I think you’re right, visually, about the limitations of this metaphor, and you’re definitely right about the “speechless” responses to the film. There may, in fact, be a number of ideas in TWBB, but I don’t see a specific social or political vision shaping those ideas.

  4. Ben Carew
    April 3rd, 2008 | 7:01 am

    I think you miss the point. It seems to me your a geek who revels in feeling superior when ever someone manages to actually create something with some true sincerity and understated power. The film brilliantly portrays a man driven in his quest and alienating all those around yet also resposible for the creation and livlihoods of many. It shows how only someone like this could be successful as he was, where most people get bogged down in religion, morality and the need to belong. The power of money is absolute and this a truth we cant deny. In the face of this injustice people fall into the trap of limiting their freedoms more with superstitions and false morality. It is also not a left wing polemic which also upsets those who desire to see a mirror to their misguided socialist ideals.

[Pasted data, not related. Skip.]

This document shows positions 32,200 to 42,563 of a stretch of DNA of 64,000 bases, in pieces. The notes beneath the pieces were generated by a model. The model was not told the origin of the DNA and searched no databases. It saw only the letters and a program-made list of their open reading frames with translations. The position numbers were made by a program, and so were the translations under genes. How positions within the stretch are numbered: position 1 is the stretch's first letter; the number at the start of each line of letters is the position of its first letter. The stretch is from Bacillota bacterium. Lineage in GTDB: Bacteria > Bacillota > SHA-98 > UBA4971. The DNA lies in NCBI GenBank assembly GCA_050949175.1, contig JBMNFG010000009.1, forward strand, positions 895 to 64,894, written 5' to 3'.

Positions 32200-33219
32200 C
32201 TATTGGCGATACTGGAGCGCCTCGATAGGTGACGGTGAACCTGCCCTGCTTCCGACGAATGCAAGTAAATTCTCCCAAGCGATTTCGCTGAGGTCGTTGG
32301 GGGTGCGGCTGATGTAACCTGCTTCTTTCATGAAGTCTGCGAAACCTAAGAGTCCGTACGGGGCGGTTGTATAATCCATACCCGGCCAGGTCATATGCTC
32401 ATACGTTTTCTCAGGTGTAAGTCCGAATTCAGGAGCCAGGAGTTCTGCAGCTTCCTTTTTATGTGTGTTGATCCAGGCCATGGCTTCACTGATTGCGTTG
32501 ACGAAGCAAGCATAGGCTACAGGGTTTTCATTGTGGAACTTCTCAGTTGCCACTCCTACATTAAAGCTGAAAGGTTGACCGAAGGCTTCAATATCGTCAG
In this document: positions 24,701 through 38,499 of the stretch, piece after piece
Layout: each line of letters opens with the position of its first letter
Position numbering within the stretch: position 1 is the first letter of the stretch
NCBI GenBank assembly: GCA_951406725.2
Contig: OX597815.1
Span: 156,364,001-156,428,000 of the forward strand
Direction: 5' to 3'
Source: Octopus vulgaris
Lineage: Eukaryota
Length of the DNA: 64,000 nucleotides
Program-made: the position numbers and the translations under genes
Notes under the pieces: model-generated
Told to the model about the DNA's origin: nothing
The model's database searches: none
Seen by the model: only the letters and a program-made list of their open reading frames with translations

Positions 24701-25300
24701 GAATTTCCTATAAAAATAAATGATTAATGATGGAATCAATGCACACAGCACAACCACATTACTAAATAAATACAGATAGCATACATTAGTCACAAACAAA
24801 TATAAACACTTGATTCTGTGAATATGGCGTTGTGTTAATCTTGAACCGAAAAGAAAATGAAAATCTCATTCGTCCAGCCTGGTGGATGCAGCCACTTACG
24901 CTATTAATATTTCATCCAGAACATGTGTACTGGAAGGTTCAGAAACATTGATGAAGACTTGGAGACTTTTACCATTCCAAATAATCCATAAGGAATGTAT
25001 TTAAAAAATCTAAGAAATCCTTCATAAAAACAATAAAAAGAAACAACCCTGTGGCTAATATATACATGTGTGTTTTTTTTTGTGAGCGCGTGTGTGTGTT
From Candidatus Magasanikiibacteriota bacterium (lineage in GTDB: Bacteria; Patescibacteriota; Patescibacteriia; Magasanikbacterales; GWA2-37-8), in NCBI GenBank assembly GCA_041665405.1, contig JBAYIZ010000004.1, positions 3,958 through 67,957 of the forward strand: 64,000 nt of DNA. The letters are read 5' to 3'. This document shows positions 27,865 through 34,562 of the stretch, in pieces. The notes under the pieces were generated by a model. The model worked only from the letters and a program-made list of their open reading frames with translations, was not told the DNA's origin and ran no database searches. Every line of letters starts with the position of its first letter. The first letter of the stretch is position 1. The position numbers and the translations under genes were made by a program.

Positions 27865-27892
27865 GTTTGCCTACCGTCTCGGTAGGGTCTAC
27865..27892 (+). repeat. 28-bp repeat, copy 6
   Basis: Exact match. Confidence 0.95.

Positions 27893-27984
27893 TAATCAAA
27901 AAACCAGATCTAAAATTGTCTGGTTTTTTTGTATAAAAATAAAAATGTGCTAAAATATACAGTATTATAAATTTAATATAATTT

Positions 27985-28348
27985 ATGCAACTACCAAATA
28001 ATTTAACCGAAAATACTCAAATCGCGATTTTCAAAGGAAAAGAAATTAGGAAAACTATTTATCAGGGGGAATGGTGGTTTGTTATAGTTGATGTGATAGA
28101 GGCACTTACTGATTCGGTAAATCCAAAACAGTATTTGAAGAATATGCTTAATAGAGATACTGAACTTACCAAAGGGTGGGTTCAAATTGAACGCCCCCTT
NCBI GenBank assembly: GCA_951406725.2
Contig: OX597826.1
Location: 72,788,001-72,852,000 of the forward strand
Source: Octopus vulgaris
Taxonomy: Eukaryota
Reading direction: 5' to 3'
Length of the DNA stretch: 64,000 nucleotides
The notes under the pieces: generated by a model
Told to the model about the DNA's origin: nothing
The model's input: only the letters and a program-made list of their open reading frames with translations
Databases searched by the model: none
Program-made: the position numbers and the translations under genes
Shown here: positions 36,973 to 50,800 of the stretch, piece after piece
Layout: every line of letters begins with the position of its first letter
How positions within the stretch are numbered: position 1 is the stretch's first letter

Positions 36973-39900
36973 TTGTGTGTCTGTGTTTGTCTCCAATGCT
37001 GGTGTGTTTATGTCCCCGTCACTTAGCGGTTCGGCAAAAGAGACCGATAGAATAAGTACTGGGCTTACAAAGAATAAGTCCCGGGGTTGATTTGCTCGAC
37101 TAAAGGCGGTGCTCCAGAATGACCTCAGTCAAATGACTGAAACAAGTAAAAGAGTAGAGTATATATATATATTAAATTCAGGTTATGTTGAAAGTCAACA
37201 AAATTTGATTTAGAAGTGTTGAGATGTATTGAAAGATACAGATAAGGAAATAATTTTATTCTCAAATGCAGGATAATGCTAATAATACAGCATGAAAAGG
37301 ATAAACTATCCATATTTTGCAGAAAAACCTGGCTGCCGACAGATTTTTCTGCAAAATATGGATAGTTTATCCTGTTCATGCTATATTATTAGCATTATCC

5. April 4th, 2008 | 12:12 pm

    yes you’re exactly right, whenever “someone manages to actually create something with some true sincerity and understated power” my first reaction is to revel in feeling superior. you make no sense whatsoever. this film has NO sincerity and “understated power” is not something ptanderson is capable of, he is 100 percent bombast. the film is over the top and does nothing but retread very familiar themes that were better-tread by many great filmmakers who went before him.